But recuse himself on what grounds?

     

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  18.  
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    Anonymous Coward, Jun 12th, 2008 @ 10:57am

    Re: Mike, you're exactly wrong

    Laws against child porn are based on actual harm inflicted on the child by the pornographer. Laws on obscenity are about presumed harm inflicted by the viewer on themselves. The two are very much different beasts.

     

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  19.  
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    Anonymous Coward, Jun 12th, 2008 @ 11:00am

    Re: Re: Re:

    I think you misread: the line between illegal and fetish. They aren't saying fetishes are illegal.

     

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  20.  
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    Anonymous Coward, Jun 12th, 2008 @ 11:03am

    Re: You're both right and wrong (waffles for breakfast, anyone?)...

    It's closer to saying a judge recuse himself from speeding cases because he owns a car, not got a ticket. Owning porn is not illegal, but speeding is.

     

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  21.  
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    Jason, Jun 12th, 2008 @ 11:42am

    Not the point!

    The real issue is that he DIDN'T KNOW that he was publishing this content.

    Can someone with that level of technical incompetence really make informed findings and rulings on the fragile nuances of internet publication law?

    Whether his 'thought to be private' activities were indecent or not is far more subjective and speculative. He's simply not technically qualified.

     

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  22.  
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    buckykat, Jun 12th, 2008 @ 11:57am

    Re: Re:

    why should there be a line at all? nothing that doesn't harm people should be illegal.

     

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  23.  
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    mobiGeek, Jun 12th, 2008 @ 12:30pm

    Re: Not the point!

    The case isn't about "internet publication law", it is about "obscenity".

     

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  24.  
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    cats, Jun 12th, 2008 @ 12:37pm

    Link?

    You didn't put in the link to his publicly accessible porn. How am I supposed to come to any conclusion about them?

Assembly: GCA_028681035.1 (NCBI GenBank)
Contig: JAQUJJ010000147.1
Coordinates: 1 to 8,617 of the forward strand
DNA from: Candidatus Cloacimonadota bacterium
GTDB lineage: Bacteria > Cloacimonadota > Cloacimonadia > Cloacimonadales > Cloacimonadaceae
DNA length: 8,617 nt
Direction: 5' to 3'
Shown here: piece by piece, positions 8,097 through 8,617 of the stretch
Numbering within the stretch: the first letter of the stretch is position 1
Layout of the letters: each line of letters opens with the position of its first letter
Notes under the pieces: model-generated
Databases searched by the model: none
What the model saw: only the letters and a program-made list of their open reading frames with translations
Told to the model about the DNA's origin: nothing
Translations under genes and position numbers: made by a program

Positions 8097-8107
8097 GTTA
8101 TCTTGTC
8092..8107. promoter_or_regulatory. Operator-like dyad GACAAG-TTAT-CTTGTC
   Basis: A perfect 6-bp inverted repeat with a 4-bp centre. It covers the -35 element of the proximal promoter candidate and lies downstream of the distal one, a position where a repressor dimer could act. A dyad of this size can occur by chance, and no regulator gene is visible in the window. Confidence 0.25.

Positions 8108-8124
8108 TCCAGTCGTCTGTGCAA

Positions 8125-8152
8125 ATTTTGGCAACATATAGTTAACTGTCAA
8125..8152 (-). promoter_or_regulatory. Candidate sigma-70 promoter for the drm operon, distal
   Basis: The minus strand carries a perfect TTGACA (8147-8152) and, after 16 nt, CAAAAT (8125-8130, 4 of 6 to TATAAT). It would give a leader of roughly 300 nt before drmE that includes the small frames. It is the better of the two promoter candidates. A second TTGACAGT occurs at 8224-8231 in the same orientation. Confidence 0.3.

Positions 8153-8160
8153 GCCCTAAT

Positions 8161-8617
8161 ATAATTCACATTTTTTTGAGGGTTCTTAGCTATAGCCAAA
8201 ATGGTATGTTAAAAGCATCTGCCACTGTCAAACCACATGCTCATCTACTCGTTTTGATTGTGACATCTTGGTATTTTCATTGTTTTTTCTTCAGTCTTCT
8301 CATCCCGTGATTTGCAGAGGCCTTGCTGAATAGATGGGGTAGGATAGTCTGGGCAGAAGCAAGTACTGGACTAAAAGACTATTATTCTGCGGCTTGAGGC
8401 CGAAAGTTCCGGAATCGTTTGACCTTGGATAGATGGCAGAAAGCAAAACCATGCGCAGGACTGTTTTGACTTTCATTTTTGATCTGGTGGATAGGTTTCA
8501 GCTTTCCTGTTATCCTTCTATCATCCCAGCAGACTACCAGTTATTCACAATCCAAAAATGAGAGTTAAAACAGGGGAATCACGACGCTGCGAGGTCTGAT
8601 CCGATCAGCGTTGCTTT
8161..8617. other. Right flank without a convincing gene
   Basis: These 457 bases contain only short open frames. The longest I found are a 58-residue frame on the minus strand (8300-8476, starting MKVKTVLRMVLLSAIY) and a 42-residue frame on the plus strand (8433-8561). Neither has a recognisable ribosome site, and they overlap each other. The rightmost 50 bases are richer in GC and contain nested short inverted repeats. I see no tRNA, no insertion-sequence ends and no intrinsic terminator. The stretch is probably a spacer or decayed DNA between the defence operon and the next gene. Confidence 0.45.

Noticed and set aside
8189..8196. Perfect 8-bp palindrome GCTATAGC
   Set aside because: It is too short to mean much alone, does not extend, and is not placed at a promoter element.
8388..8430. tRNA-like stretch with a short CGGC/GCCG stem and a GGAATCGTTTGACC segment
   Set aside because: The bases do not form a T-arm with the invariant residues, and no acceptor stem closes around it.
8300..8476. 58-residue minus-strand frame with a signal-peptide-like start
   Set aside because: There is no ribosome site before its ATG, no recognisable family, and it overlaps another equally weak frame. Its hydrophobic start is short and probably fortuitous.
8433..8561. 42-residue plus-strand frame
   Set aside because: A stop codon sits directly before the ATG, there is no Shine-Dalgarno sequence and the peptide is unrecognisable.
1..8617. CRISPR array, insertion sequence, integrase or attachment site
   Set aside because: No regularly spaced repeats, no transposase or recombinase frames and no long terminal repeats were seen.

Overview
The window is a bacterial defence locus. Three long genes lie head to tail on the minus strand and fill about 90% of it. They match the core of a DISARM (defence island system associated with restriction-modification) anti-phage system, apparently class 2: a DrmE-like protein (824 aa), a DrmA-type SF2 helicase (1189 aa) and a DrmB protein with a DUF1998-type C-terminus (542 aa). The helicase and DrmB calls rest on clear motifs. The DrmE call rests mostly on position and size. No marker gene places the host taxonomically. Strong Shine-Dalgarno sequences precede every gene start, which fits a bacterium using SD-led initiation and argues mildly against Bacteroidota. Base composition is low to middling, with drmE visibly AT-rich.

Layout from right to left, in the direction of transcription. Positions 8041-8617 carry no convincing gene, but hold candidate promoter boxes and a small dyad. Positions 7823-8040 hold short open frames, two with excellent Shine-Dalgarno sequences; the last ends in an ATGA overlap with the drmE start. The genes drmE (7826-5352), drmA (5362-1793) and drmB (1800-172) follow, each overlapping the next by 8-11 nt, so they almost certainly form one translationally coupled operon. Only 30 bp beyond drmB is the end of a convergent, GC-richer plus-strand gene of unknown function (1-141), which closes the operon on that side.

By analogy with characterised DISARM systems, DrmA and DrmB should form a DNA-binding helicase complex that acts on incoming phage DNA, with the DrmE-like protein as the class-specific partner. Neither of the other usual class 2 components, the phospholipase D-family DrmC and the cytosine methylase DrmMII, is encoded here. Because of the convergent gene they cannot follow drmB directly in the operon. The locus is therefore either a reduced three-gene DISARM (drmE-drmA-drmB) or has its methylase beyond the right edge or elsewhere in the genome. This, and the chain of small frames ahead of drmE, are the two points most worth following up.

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  25.  
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    Jason (profile), Jun 12th, 2008 @ 1:57pm

    Re: Re: Not the point!

    @mobiGeek

    The case is not about obscenity. The case is about the law, and obscenity law is about the first amendment. Obscenity case law deals with loads of minutia involving format, method of distribution, number of violations and degree of criminality.

    Any physical videos produced might be cut and dry decisions, but any stuff on his hard drive, or on websites, email attachments, etc. directly impacts decisions on how many counts and exactly what types of violations occurred.

    Additionally, anything from this case that goes to publication could be used in further cases that don't involve obscenity at all but if they share a parallel issue, then the case can be cited and the citation could ultimately be decisive in a non-obscenity case.

    If Time Warner et. al actually are successful in blocking Usenet on their networks to protect against obscenity, any statement he would have made that referenced format or method of distribution would have had direct impact on non-obscenity related topics.

    This judge doesn't even know how to click on his "View my profile" link. How is he going to be able to gauge the broader impact of the statements in his findings or rulings on other free speech cases?

    So, yes his complete demonstration of technical savior fail matters here.

     

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  26.  
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    oregonnerd, Jun 13th, 2008 @ 8:51am

    Re: Norm

    Your username (whatever the provenance) is so appropriate I had to comment.
    --Glenn

     

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  27.  
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    Remains Anonymous, Mar 28th, 2009 @ 12:32am

    Shame On The Judge!

    Federal Judge Kozinski should be relieved as judge on the obscenity case as he is tainted by pornography. The plaintiff should request the case be moved to a judge that can hear the case fairly, without personal opinions. The fact that this judge has expressed his personal opinion about the pornography images shows he cannot judge the case fairly. A case is ruled on evidence, not opinions. Look up the meaning of obscenity in your dictionary. Also, obscenity is NOT protected under the First Amendment Rights. Whether coming down on the pornography industry with all its greed and billions of dollars made over obscenity... is enforced, eventually it will happen, no matter what the mass extent of it that exists currently. Two wrongs doesn't make a right! Slavery was at one point in history considered okay, but the laws changed... and now slavery is considered illegal. Pornography is inhumane and victimized the performers in the worse ways, just like slavery was!